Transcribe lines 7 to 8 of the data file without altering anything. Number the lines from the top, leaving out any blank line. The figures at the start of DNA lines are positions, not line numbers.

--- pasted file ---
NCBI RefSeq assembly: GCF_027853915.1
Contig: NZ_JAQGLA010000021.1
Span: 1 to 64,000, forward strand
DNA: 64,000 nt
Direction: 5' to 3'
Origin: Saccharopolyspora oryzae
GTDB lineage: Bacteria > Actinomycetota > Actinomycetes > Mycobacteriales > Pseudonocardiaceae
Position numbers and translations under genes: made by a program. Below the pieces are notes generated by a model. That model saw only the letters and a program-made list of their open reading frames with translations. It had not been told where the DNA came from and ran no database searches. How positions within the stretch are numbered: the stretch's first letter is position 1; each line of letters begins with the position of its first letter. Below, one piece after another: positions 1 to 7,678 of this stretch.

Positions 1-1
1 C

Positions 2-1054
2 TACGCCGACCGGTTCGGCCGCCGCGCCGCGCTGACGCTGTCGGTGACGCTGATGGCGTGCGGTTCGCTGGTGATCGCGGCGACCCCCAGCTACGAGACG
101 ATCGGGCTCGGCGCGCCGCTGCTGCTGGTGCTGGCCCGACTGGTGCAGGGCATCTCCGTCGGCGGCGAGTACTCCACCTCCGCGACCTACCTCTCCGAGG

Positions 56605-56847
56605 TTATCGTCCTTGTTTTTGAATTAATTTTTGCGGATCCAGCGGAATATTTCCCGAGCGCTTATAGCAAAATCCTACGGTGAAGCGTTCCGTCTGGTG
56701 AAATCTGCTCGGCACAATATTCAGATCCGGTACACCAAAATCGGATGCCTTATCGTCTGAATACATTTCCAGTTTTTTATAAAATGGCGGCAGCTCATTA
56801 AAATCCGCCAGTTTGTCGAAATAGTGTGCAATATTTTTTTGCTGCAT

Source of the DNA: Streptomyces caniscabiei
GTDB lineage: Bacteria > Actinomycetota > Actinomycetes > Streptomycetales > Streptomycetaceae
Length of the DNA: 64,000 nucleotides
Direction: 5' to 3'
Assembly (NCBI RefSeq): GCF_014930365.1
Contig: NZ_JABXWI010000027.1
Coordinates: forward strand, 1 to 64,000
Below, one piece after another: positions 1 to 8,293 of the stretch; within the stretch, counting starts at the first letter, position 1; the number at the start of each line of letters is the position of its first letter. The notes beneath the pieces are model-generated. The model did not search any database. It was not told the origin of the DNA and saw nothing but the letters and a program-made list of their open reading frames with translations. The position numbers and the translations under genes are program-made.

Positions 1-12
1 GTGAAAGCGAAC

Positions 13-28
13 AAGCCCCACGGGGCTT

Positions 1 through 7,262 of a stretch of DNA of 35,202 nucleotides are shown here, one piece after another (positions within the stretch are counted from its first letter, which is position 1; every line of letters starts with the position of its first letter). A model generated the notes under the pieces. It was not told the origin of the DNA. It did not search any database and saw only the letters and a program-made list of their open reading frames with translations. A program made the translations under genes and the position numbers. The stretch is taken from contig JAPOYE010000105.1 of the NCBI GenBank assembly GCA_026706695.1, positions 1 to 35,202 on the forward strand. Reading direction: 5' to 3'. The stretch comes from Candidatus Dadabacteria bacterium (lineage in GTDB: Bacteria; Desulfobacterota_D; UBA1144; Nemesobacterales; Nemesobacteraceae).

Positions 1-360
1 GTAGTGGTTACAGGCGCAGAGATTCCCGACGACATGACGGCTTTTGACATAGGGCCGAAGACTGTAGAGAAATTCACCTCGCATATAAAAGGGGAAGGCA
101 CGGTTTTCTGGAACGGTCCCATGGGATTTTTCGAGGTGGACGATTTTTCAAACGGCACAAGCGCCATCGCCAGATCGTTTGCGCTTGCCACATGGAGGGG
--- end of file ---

GTDB lineage: Bacteria > Actinomycetota > Actinomycetes > Mycobacteriales > Pseudonocardiaceae
Position numbers and translations under genes: made by a program. Below the pieces are notes generated by a model. That model saw only the letters and a program-made list of their open reading frames with translations. It had not been told where the DNA came from and ran no database searches. How positions within the stretch are numbered: the stretch's first letter is position 1; each line of letters begins with the position of its first letter. Below, one piece after another: positions 1 to 7,678 of this stretch.